The results of this study suggest that the two outcomes, use of standardized assessment tools and use of practice guidelines, are interdependent. In the first model (Time 1), managed care involvement, and provision of medical care services and use of medications had the strongest association with increased use of standardized assessment tools. Use of assessment tools and offering counseling and ancillary services was then associated with greater use of practice guidelines. In the second model (Time 2), again managed care involvement was associated with increased use of assessment tools, as was being a stand-alone drug treatment agency. The relationship between provision of counseling and ancillary services had a stronger association with assessment tools in this model, but the relationship between the use of assessment tools and a greater use of practice guidelines remained strong in the second model. Thus, programs that offer a larger range of services (i.e., medical, ancillary or wrap around, medication and counseling) and have strong relationships with or receive funding from managed care entities, appear to be more likely to adopt standardized assessments and practice guidelines or algorithms.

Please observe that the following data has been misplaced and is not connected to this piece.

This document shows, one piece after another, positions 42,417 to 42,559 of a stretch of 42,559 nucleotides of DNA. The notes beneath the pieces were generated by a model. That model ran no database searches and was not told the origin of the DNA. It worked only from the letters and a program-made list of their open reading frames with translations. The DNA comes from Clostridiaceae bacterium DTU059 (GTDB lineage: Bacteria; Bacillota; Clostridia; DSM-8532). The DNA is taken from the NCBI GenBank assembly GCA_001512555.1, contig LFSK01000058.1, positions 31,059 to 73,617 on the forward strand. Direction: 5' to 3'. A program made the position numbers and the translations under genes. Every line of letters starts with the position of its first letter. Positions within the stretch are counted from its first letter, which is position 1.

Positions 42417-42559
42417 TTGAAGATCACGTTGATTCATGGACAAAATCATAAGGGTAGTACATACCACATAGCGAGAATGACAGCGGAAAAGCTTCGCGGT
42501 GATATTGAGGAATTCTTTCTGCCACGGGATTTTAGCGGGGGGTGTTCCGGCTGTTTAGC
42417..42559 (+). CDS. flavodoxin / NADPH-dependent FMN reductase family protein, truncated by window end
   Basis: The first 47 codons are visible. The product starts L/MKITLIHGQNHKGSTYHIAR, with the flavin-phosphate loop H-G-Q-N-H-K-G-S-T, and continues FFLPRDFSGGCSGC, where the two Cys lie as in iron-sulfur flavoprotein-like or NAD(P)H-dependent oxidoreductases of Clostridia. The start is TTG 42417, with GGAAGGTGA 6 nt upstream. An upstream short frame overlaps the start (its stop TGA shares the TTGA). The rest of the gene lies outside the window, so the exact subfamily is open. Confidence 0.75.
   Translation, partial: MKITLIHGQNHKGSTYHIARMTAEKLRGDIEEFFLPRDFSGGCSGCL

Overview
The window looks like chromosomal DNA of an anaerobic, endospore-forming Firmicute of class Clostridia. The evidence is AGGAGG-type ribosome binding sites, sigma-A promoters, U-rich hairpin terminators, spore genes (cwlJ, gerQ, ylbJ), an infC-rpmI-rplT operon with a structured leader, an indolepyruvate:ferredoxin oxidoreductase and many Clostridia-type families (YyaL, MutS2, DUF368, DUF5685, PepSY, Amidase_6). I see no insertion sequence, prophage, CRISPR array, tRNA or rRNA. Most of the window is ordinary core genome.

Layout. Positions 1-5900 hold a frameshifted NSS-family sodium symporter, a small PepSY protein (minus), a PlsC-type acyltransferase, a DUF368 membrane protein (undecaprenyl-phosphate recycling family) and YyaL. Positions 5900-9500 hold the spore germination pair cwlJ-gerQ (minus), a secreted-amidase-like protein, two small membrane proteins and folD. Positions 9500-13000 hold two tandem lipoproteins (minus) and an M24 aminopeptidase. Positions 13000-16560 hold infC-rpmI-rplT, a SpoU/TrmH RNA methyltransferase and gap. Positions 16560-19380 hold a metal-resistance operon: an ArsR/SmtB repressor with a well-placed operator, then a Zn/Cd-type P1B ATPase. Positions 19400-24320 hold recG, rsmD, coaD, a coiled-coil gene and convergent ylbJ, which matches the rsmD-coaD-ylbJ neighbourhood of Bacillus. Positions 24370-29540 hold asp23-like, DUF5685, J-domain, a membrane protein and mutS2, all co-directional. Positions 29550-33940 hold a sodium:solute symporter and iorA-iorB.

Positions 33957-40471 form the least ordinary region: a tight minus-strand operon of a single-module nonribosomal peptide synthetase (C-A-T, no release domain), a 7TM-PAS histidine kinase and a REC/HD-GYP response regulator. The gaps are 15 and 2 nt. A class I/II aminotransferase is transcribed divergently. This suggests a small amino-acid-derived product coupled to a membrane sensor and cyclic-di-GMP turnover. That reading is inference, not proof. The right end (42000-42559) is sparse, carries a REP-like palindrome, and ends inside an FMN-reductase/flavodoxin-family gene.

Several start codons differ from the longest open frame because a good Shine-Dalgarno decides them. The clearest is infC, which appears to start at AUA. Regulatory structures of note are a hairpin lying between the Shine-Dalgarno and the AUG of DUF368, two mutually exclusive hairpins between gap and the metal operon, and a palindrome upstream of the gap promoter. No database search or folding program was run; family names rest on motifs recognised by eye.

In terms of clinical staff and their impact on adoption, programs that were free-standing or non-hospital based were also more likely to have a greater number of staff in recovery and providers with fewer years of education. Managed care involvement was also associated with having more staff with higher education.
It is also interesting to note that the majority of agencies created their own assessments/intakes, or possibly used a mix of standardized assessments, suggesting a legacy of program tools that may not be updated frequently. This range of eclectic assessment practices may also reflect dissatisfaction with, or a lack of knowledge about validated assessment tools. Thus the models from this study provide data for state, county and community policy makers to consider when allocating resources, planning trainings, and implementing targeted systemic interventions.
Adoption of Evidence-Based Practices